Despite politicians of all persuasions confirming it is neither racist or xenophobic to have concerns about the scale of immigration and the effect on public services, there still seems to be a pervasive attitude amongst those advocating a Remain vote, that this is the sole motivation of those wanting out.

This is a high handed and narrow minded way of stifling debate and aimed at making those wanting to leave question themselves or to feel embarrassed about how they intend to vote. I’d hoped this was something we’d left behind.

It is not racist to be concerned about the effects on housing, hospitals and schools or communities. Again, politicians of all spectrums have said this and a number have had to apologise when they’ve chosen to forget or ignore it.

Nobody on the Leave side has said all EU citizens have to leave and all leading figures have advocated the benefits of controlled migration. The GPs, doctors and midwives working for the NHS will still be working for the NHS should they choose to stay following a vote to Leave the EU. I hope they will choose to stay.

Those voting to Leave know their motivations and should feel confident in advocating a vote to leave without having their integrity questioned. It is not just the old, the British-born and those on the right of the political spectrum wanting to leave the bureaucracy of the EU and to regain our freedom as a country to make all our own laws.

Voters of all political parties want out and our reasons are our own, not for short-sighted remain advocators to insinuate and speculate at.

DARREN ALCOCK

Station Road North,

Belton

Buses gone, how about park limit?

Well done First Bus for taking off the double deckers from Kennedy Avenue/Lowestoft Road bus route. Also thanks to Cllr Graham Plant and the borough council for looking into restrictions of parking along Kennedy Avenue.

Hopefully these plans can incorporate perhaps “1/2 hour parking 24 hours a day”, as many cars are left overnight (and sometimes days) by either hospital staff or patients going for minor surgery and have to stay in for anything between one night and several days.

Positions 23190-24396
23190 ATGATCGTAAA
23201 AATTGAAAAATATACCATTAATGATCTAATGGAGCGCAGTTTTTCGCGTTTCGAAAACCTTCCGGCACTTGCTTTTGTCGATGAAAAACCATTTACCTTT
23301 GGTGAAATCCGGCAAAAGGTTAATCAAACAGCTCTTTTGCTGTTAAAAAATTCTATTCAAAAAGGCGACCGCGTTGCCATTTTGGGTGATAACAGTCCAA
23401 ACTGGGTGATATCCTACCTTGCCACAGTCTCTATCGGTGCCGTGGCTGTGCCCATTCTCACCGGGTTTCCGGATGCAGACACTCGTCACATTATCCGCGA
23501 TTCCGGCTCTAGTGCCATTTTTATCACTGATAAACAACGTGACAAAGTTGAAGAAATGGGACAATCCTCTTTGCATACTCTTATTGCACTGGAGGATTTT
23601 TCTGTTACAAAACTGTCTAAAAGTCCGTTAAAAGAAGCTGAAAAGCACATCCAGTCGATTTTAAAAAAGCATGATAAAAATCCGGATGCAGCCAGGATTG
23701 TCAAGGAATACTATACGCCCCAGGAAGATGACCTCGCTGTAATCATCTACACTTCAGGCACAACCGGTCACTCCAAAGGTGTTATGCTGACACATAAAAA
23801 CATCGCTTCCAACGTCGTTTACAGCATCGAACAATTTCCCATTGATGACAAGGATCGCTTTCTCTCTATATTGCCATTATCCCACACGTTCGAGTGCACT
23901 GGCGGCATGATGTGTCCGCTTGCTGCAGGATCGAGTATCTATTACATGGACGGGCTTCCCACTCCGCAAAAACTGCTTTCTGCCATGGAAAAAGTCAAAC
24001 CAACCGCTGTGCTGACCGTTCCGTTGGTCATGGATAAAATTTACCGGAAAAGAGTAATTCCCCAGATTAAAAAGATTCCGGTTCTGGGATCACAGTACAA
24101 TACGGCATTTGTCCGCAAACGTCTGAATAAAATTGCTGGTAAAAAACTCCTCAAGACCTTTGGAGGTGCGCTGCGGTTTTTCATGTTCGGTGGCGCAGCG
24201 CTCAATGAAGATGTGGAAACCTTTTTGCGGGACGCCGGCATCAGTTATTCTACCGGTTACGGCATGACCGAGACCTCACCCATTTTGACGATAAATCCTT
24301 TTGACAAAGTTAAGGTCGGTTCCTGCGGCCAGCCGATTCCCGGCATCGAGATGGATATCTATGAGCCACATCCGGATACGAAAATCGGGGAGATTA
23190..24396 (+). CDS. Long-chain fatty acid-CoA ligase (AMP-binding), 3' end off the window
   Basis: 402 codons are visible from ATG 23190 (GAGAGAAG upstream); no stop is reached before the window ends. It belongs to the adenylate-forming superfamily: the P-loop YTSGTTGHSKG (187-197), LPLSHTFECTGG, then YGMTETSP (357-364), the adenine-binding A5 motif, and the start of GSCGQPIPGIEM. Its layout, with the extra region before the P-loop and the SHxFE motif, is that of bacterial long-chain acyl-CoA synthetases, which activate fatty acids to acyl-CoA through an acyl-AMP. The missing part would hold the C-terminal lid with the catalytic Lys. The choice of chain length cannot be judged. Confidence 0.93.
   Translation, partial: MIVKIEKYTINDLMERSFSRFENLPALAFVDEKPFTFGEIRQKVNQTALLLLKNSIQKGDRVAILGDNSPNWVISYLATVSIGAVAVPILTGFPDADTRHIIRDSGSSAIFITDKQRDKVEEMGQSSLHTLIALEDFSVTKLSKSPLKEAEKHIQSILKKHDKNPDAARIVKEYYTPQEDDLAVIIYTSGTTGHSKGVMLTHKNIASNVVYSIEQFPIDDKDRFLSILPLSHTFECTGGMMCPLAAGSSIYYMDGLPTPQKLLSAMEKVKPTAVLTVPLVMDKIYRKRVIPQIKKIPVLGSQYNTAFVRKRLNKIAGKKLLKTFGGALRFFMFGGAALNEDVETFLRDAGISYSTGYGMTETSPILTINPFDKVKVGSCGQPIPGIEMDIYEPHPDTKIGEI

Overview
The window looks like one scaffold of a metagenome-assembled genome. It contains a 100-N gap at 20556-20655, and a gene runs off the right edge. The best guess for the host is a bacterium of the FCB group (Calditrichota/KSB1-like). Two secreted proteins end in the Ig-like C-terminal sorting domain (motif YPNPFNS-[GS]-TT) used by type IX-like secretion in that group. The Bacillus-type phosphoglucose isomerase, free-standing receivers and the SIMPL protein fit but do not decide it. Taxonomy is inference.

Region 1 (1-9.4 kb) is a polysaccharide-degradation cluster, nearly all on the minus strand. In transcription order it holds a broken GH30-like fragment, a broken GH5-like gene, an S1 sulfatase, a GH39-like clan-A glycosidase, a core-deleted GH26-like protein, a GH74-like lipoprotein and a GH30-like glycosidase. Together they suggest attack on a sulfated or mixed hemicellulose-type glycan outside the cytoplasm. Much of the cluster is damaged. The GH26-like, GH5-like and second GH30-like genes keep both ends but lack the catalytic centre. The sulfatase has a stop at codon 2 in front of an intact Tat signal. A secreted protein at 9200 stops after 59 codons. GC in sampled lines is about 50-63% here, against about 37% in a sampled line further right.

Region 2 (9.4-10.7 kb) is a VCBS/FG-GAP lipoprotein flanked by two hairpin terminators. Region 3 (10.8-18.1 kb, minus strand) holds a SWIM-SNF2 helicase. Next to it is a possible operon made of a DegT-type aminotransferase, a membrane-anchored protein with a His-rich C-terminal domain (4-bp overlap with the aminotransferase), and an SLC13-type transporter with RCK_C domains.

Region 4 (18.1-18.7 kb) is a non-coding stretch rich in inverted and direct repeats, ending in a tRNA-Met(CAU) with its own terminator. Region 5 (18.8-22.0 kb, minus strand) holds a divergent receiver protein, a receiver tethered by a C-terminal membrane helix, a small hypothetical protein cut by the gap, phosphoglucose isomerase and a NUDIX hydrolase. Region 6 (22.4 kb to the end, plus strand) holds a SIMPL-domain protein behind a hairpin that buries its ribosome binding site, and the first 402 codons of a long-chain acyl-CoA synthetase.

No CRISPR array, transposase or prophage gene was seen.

People have also parked across our drive on many occasions for hours on end, and when the police are contacted they really aren’t interested, resulting in our appointments elsewhere having to be cancelled.

Name and Address withheld

Chance to turn over a new leaf

Wonders never cease. For the last two weeks I have agreed with more or less every word written by John L Cooper in the letter pages of the Mercury.

We have a unique opportunity for the country to turn over a new leaf if we vote Leave in the referendum later in the month. Vote Leave for a new Prime Minister and for a new cabinet who will not play fast and loose with the truth. Vote Leave to secure our borders. Vote Leave to deport all the foreign thieves, terrorist sympathisers and ne’er do wells who have gained a foothold in our country.

Vote Leave for peace of mind and a chance to once again have a Great Britain of which we can be proud and which can hold its head up in the wider world. Vote Leave then all we have to do is stop exporting millions of pounds to Africa and India and divert the money to the NHS and other public services which are currently being starved of financial resources.

Might even get a couple of toilets re-opened in Great Yarmouth.

GORDON CRAIG

Highlands Pit Road,

Hemsby

Farmland homes answers please

I refer to the letter last week highlighting the hazards with access via Acacia Avenue to the new development of 55 houses in Martham. Please could someone in the council’s planning department explain via this paper why the specifications listed by the Highways Agency contained within the residential road and footpath standards, table 9, paragraph 6.5.1, “that in the light of problems due to accessing drives and the inability to pass parked vehicles in cul-de-sacs, these roads should be 5.5m wide. Acacia Avenue, the road leading to the new development is 4.8m wide”.

If this is the case, why has the development got the go ahead? Acacia Avenue is a small cul-de-sac with 15 garages needing to access it. In addition, there is on-street parking. Is the council prepared to take responsibility for an accident waiting to happen both in Acacia Avenue and the adjoining roads, one of which (Rowan Road) not so long ago was considered unsuitable for an earlier development?